Absolut Art features a close to equal amount of men and women artists. Of the 26 artists featured in the LA launch, 12 are males and 15 are female. They also have generational diversity in that they feature established artists as well as up and coming.
Her Agenda asked Nahema how they ensure they are reflecting the diversity of the city through the artists chosen.
Nahema replied, “We are pretty much 50/50 in male versus female artists and not just for the sake of being 50/50. More for the sake of: if we have to pound the pavement a little harder to find women, I don’t care, we pound it that much harder. We also do generational diversity so you will find artists who have been doing it for 50-60 years and up and coming artists. We look for diversity in a lot of ways, but honestly, it’s not that hard to find if you just look. It’s not something that we have to artificially manufacture its something that exists as long as it’s on earth.”
However, when the goal of the platform is to democratize access to art and support artists the concern is that among the 26 artists selected to represent the Los Angeles art scene, over 85% are white. This is surprising since at 48.4% almost half of the Los Angeles population is Latinx, according to the 2015 Census. This white monolithic narrative being created is an inaccurate representation of the “artistic pulse of LA” and a continuation of the lack of representation of Latinx artists and artists of color in general. It is hypocritical to not address this lack of representation and claim a desire to democratize art access. Absolut Art must be cognizant of the narrative that is weaved if groups of artists representing cities with diverse demographics are white.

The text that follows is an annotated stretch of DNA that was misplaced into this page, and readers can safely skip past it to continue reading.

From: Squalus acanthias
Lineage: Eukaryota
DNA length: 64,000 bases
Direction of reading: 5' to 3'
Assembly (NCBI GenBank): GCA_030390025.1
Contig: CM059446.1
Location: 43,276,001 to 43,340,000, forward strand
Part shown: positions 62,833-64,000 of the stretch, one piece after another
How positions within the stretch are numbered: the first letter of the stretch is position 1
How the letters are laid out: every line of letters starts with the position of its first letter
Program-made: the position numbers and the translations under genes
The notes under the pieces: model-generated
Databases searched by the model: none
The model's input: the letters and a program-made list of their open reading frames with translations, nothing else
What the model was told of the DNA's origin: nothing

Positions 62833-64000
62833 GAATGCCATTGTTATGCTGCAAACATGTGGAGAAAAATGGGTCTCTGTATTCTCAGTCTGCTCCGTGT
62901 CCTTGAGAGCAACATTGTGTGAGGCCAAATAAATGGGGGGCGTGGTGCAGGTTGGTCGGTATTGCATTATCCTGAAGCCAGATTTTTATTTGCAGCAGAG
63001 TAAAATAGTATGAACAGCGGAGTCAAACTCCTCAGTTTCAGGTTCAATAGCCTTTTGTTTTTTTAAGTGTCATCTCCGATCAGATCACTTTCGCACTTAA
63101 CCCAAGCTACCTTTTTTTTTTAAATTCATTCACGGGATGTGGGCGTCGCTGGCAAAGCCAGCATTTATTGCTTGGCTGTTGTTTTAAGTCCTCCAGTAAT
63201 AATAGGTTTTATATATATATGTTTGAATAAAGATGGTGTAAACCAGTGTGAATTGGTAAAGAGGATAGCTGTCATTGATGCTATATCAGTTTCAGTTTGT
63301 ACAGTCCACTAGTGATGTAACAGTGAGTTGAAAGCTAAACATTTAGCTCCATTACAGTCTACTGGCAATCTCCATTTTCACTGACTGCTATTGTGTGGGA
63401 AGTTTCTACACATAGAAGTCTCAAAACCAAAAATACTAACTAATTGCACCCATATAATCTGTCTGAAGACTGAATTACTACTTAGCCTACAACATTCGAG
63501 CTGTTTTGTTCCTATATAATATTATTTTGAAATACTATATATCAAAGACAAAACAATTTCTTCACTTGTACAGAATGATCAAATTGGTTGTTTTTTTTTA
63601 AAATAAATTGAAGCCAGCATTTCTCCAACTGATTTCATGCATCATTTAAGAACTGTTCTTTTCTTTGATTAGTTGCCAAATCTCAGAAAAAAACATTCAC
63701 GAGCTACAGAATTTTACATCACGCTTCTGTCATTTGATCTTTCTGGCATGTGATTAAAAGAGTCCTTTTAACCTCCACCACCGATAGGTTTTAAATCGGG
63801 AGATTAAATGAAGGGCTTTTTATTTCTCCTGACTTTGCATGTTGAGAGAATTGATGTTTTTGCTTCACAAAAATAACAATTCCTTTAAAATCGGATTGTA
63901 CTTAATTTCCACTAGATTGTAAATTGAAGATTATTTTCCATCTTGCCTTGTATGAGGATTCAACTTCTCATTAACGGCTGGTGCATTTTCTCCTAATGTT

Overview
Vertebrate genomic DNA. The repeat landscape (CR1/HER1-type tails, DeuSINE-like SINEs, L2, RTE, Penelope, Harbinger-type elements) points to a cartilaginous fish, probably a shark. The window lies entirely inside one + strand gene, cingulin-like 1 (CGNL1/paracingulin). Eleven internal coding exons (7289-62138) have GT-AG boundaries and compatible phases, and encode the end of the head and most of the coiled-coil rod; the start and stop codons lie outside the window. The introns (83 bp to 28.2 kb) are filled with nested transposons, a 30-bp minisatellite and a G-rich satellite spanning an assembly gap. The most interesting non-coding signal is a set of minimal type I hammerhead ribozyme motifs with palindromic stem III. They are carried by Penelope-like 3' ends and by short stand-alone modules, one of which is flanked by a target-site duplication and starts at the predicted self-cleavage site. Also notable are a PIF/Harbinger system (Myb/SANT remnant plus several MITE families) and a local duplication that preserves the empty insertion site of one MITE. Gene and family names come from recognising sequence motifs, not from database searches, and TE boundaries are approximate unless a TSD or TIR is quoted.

For the consumer, Absolut Art is a convenient, less intimidating, way to view art and collect original work. It is motivating to see that about half of the artists featured to represent each city are women, and the artist videos give life to the usual dry bio.
Absolut Art could potentially make a difference and truly democratize art access not just for consumers but also for artists that are often disregarded by selecting a group that is reflective of the diverse demographics in cities like Los Angeles. In the near future, they will launch artists from Havana, Hong Kong, Mumbai, and London.